January 10, 2008 - Vote by mail
Paper: Lemoore Advance (CA)
Title: Vote by mail
Date: January 10, 2008
Author: Ken Baird ; Guest Column
As many of you know, the California Secretary of State has limited the use of the touch-screen voting system that you have been using at your polling place over the past few years. In Kings and twenty-one other counties, the Secretary of State only allows the use of one touch-screen voting machine per precinct to accommodate voters with disabilities, as required by the Help America Vote Act. Because of these restrictions, voters in Kings County will once again find paper ballots at the polls for all elections in the foreseeable future, including the February Presidential Primary. We anticipate the change back to paper ballots will result in longer waits at your polling place, higher cost, and significant delays in our ability to post timely election night results.
As a voter you can help. By becoming a vote by mail voter, you can shorten the lines on Election Day, reduce cost, and help the us post election night results sooner. Currently nearly half of all votes cast in Kings County are cast by mail.
The most common objection I hear to voting by mail is that we, at the elections office, will know how you voted. I want to assure you that nothing could be further from the truth. In addition to the fact that the dozen or so people who process the fifteen to twenty thousand absentee ballots we receive don't have time to read each ballot, our procedures insure that all voters remain anonymous.
All absentee ballots are received in a sealed envelope with the voters name, signature and a few other pieces of information to help us determine the eligibility of the voter. Before an envelope is opened, the voter's eligibility information and signature are checked against the information the voter provided on his or her registration application.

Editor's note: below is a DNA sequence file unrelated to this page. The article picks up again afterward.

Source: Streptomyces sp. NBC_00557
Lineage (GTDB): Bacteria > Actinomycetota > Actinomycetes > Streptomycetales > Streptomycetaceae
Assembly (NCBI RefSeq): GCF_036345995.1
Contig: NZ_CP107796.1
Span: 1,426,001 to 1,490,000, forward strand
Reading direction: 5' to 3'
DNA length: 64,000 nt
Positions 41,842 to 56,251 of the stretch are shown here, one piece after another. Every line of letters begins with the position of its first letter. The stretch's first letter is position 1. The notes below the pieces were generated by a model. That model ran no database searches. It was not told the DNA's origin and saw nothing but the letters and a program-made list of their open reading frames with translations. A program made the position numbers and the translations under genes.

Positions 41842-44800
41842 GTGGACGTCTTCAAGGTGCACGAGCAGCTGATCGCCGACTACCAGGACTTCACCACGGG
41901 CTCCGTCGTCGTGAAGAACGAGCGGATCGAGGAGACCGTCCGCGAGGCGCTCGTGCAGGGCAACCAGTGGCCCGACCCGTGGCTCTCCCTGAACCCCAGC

If everything matches, the unopened ballot is placed in a tray for processing. Eligible ballot envelopes are then opened by machine, in batches. A batch of opened envelopes is placed with the voter information face down on a table, and the ballot is separated from the envelope. Envelopes are batched and stored separately from the ballots that are now ready to be counted.
As ballots get longer and more complicated, voters are choosing to use this convenient option. Many tell me that they appreciate being able to study the propositions and work on a ballot at home and then drop them in the mail.
Besides using the mail, ballots can be hand delivered to any polling place on Election Day, or you can use the convenient drive-by drop off at the County Complex. If you mail your ballot be sure to allow enough time for the Elections Office to receive it.
By law, ballots that are received after 8 p.m. on Election Day may not be counted. And finally if you make a mistake marking your ballot, just return your spoiled ballot to the elections office and we will be happy to issue you a new one.
Eighty percent of all voters who vote by mail once, choose to continue to vote by mail in future elections. Voting by mail is convenient, secure, and less expensive to administer than votes cast at a voting precinct.
To become a vote by mail voter, call our office at 582-3211, Ext. 4401, and request an absentee ballot application; or drop by our office at the County Complex between 8 a.m. and 5 p.m., Monday through Friday, and one of our friendly staff members will be happy to assist you. Vote by Mail applications are also available on our Web site at www.countyofkings.com.
Ken Baird is the Assessor, Clerk/Recorder, and Registrar of Voters for Kings County.
Copyright, 2008, Lemoore Advance